Employees who work for a female manager are more likely to be engaged in their work than their peers who report to men—yet just one in three U.S. workers has a woman for a boss, according to a new Gallup report.
For "State of the American Manager: Analytics and Advice for Leaders," researchers studied 2.5 million manager-led teams across 195 countries to measure the engagement of 27 million employees.
Which managers engage their workers
The researchers found that 41% of female managers are engaged compared with just 35% of male managers. Moreover, female managers were more engaged across every age group, according to the study. "If female managers, on average, are more engaged than male managers, it stands to reason that they are likely to contribute more to their organization's current and future success," Kimberly Fitch and Sangeeta Agrawal write for Gallup.
Molden: My 'epiphany' about bias in health care—and how to overcome it
In fact, mangers' engagement levels often translate to their reports. On average, 33% of people who work for female managers say they are engaged, versus only 27% of people who work for a male manager. Women working for women have the highest engagement level, 35%, while men working for men had the lowest, 25%.
Employees who have female managers are more likely to say someone at work encourages their development, checks in on their progress, provides regular feedback, and recognizes their good work. This may be because gender bias still exists in the workforce, Fitch and Agrawal write. "Female managers might be somewhat more adept and purposeful in using their natural talents to engage their teams because they need to exceed expectations to advance in their organization," they say.
How PinnacleHealth improved employee engagement by 16%
How to hire the right managers
To ensure the appropriate people fill managerial roles, companies should keep four findings in mind, according to Gallup's Amy Adkins.
1. Promote based on talent, the best performance predictor. "Smart businesses place talent at the core of their human capital strategy, weaving it into every aspect of how they align, attract, recruit, asses, hire, onboard, and develop managers," Adkins says.
2. Make sure they fit the role. Do not just promote individuals to managers because they succeeded in their previous role or have been with the company for a long time. "A great frontline employee is not necessarily going to be a great manager, and a great manager is not necessarily going to be a great leader," she writes. Instead, create career paths that develop different skills.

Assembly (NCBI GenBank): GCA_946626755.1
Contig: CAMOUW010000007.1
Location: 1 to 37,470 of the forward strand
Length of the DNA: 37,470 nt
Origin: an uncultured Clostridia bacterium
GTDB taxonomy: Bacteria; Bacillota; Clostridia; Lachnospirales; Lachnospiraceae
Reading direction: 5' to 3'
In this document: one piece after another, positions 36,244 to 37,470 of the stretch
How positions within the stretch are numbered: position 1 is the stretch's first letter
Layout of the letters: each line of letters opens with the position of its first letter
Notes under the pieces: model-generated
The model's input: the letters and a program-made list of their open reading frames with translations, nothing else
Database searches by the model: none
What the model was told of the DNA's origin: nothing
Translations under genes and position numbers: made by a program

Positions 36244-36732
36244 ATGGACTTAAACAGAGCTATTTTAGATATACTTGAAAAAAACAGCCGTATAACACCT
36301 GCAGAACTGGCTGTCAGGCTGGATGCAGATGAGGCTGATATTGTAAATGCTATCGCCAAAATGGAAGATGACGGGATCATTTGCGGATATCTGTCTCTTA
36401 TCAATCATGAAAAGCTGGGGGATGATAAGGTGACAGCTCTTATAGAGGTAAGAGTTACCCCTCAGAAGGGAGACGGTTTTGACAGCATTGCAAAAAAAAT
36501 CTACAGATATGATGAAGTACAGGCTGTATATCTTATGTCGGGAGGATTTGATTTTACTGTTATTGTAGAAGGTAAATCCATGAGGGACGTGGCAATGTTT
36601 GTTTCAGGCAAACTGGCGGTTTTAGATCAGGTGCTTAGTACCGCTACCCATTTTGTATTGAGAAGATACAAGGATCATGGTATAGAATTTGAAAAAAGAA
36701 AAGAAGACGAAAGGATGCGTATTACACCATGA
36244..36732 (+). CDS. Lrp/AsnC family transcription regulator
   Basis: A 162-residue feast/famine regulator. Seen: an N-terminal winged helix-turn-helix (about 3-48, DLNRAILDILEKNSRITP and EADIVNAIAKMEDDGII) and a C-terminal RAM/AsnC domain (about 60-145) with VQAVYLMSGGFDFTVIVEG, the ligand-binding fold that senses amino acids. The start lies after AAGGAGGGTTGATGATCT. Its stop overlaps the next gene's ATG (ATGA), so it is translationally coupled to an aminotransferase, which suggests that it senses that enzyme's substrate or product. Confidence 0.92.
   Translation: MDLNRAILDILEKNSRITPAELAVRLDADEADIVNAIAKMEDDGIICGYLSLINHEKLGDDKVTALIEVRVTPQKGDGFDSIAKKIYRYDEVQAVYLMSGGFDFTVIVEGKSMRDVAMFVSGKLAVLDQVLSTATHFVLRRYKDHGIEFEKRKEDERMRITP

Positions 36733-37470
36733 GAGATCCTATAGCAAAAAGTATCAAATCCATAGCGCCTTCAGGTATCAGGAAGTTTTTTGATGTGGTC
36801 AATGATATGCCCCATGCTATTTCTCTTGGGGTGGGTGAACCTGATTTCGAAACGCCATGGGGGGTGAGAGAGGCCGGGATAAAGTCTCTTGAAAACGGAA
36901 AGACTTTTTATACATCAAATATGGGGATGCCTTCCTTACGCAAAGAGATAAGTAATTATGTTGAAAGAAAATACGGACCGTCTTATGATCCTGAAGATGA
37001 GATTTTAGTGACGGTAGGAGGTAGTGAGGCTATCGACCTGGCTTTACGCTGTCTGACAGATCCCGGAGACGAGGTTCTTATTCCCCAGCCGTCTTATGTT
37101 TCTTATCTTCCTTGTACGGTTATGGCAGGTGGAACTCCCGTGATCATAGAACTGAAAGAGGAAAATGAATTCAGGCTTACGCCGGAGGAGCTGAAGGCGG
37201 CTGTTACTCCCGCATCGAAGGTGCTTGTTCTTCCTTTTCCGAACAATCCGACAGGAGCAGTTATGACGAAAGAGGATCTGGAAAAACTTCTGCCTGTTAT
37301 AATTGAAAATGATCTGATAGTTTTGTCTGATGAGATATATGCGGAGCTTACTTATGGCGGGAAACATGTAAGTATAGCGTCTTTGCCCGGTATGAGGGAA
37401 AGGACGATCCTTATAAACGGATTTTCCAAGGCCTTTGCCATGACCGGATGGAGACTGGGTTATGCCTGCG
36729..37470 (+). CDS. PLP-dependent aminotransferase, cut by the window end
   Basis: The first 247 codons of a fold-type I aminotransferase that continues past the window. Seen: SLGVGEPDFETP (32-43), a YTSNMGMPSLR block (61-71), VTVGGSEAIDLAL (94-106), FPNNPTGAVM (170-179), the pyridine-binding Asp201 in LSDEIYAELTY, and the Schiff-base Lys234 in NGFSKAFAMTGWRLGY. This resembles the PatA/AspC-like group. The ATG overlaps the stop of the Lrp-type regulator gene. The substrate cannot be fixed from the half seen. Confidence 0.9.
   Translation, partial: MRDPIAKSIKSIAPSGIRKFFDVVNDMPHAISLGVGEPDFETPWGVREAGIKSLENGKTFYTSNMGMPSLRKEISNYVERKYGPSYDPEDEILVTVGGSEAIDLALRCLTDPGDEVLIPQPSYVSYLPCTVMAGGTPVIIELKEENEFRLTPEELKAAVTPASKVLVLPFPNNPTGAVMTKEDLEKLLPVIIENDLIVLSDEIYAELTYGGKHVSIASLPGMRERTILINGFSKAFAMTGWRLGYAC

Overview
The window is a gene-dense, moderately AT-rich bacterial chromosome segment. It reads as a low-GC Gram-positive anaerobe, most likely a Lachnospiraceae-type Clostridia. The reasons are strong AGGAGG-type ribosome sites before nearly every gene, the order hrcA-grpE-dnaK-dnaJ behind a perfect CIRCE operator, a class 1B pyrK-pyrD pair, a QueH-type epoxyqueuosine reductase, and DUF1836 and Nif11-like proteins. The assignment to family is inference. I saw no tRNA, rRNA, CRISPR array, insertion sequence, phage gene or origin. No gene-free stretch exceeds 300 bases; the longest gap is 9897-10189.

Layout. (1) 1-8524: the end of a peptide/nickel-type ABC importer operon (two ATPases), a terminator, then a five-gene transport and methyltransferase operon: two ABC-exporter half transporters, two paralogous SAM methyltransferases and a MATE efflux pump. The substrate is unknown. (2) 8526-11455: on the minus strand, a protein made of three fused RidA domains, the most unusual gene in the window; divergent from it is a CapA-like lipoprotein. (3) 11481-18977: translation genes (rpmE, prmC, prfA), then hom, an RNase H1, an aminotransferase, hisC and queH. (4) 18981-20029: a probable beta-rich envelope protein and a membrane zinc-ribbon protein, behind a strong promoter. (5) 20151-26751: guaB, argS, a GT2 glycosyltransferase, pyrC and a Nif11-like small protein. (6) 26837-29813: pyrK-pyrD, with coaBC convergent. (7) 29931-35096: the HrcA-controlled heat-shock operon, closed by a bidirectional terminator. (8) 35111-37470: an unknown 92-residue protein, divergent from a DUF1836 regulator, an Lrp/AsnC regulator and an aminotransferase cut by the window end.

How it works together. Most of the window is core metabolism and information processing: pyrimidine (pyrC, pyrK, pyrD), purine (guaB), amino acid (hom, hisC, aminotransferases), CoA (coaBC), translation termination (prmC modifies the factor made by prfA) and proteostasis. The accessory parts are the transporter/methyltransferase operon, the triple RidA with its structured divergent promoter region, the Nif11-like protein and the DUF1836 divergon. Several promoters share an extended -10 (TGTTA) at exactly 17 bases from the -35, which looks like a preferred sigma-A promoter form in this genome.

3. Do not tie salaries to position titles. "Top performers deserve the highest pay, whether they are in manager or front line roles," Adkins says. There is nothing wrong with allowing employees to earn more than their managers—and it may discourage individuals not suited for manager positions from applying.
4. Keep developing managers. Companies should provide tools and support to help managers continue to grow their strengths. "Development is not dependent on tenure, and managers at all stages of their career should have opportunities to learn and grow," Adkins writes (Adkins, Gallup Business Journal, 5/12; Fitch/Agrawl, Gallup Business Journal, 5/7).
Becoming a better leader
Most staff aren't naturally great leaders, but studies show that leadership and management can be taught. Use our Leadership Competency Diagnostic to help your managers further develop their strengths and focus on opportunities for improvement.
And it's never too early to start grooming a great manager. See our Succession Management Implementation Guide to ensure you deliberately chose your future leaders—don’t let circumstances choose them for you.
High Potential Employee Development,
Mentoring and Coaching,
Next in the Daily Briefing
What's the best way to deliver bad news to patients?